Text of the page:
COLUMBUS, OHIO -- Columbus Blue Jackets right wing Jared Boll will be sidelined three to four months following surgery to repair a torn tendon in his ankle, club General Manager Jarmo Kekalainen announced today. The surgery was performed by Dr. Greg Berlet at OhioHealth’s Orthopedic Foot and Ankle Center on Monday.
“Our initial hope was that Jared would be able to return to the lineup with rest and rehabilitation, but it became apparent over the past few days that surgery was the best course of action,” said Kekalainen. “We’re disappointed for Jared as he has worked very hard and is an important part of our team, but we expect him to make a full recovery and hopefully return to the lineup later this season.”
Boll, 27, has appeared in 21 games this season, scoring one goal and adding 38 penalty minutes. He was placed on Injured Reserve on November 26 retroactive to November 22 when he logged 9:07 of ice time at Vancouver.
via the Situation Blog at NHL.com,
At 19:14 of the first period in the Jets/Blue Jackets game, the Situation Room initiated a video review because the puck entered the Winnipeg net. The referee informed the Situation Room that Columbus forward Matt Calvert made incidental contact with goalie Al Montoya, preventing Montoya from doing his job in the crease. This is not a reviewable play therefore the referee's call on the ice stands - no penalty, no goal Columbus.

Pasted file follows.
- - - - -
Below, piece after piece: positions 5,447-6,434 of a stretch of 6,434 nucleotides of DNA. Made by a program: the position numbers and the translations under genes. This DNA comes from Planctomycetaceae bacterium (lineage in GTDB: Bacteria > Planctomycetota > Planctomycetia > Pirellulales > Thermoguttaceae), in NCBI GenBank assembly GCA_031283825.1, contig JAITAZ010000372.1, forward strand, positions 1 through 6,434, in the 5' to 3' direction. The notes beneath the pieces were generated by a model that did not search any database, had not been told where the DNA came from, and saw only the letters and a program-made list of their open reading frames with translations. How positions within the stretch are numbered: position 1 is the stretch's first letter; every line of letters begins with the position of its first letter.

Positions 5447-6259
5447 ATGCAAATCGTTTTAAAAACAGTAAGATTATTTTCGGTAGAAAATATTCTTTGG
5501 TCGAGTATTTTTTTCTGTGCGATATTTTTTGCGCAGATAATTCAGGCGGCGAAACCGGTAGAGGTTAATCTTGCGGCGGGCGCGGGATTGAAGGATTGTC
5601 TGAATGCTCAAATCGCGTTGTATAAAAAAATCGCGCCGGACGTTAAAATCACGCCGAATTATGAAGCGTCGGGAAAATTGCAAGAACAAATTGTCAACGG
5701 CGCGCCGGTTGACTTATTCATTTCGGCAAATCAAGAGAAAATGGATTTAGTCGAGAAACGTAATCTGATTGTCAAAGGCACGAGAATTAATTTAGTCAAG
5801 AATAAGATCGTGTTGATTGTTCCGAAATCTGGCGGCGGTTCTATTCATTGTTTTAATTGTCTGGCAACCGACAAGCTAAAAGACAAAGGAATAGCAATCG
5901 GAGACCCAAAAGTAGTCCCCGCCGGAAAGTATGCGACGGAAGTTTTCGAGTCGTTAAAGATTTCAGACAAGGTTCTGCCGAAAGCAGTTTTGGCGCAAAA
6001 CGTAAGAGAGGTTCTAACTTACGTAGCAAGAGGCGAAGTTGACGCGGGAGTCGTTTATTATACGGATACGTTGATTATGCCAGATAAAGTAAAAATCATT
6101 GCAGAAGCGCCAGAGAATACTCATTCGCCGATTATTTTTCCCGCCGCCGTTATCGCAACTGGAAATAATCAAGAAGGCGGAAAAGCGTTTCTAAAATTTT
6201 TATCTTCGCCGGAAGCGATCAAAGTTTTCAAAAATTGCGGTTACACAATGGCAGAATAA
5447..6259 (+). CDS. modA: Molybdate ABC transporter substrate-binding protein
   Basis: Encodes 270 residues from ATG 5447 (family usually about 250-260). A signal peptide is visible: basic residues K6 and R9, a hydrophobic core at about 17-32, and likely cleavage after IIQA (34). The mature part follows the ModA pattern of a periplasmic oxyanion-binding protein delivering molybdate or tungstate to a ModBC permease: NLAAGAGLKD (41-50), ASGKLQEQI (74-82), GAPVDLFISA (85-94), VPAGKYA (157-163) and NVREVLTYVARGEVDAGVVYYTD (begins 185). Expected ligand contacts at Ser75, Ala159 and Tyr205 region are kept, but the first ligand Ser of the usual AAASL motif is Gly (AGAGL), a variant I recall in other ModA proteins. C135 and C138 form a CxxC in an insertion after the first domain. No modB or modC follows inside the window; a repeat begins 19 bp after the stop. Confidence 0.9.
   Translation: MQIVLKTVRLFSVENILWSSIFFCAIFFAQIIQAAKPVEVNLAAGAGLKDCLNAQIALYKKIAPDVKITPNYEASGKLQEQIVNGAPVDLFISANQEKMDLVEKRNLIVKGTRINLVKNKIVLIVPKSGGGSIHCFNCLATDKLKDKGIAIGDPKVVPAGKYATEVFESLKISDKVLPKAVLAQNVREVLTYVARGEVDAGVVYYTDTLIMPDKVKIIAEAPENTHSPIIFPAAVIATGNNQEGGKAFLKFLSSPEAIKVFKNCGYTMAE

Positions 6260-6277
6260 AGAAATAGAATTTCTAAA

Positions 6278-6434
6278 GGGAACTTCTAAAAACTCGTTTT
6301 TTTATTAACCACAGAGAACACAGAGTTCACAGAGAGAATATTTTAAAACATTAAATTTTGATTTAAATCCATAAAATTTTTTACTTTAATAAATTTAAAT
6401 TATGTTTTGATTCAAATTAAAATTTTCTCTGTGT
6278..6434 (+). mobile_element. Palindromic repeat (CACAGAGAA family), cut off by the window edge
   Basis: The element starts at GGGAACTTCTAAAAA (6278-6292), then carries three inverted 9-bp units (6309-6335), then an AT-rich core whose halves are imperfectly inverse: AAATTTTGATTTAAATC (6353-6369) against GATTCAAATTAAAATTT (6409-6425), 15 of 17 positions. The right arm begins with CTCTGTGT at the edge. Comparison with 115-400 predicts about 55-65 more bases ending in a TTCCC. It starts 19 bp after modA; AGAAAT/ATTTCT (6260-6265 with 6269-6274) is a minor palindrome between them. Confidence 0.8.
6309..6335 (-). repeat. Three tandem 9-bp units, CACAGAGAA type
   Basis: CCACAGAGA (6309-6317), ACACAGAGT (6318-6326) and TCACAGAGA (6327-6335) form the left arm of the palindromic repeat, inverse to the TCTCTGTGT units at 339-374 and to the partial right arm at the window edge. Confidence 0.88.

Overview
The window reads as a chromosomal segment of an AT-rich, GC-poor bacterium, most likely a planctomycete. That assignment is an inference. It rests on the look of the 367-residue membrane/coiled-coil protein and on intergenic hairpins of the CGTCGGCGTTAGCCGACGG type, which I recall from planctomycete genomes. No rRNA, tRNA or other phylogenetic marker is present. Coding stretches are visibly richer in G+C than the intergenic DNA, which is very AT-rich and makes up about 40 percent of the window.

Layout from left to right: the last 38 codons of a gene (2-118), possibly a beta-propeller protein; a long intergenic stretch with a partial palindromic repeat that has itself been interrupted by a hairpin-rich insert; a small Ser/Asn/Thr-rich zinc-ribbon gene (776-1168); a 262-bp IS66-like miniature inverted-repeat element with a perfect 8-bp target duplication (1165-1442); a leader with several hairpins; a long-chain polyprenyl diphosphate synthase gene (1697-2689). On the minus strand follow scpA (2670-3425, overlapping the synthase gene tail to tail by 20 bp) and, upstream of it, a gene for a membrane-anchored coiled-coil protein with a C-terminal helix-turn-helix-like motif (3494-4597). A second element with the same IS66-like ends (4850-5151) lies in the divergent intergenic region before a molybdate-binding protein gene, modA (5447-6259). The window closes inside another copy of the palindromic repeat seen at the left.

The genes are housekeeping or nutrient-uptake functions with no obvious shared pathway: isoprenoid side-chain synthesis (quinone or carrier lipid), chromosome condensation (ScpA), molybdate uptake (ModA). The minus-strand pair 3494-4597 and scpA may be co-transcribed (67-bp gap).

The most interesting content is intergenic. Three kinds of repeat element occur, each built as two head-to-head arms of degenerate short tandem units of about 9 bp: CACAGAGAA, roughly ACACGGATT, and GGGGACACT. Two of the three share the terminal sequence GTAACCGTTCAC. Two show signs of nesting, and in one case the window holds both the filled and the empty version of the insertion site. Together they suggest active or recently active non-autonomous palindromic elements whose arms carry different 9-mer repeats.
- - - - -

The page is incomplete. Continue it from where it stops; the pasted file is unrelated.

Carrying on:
via RIA NOVOSTI,
Nikita Nikitin, a defenseman playing for the Columbus Blue Jackets of the National Hockey League, has told R-Sport he refuses to learn English as he can always rely on fellow Russian teammates.
Nikitin has played in the NHL since 2010 but admitted – in Russian – that “my English isn’t getting any better.”
Russians in the NHL are regularly criticized for their perceived failure to adapt.
“You always hear Russian in the team, although because of that I should admit I don’t learn English,” he said. “I understand everything I need to, but I can still only speak with difficulty. But there are always guys around who give me prompts.”
There are three other Russians on the Columbus roster besides Nikitin: goaltender Sergei Bobrovsky, defenseman Fedor Tyutin and forward Artem Anisimov.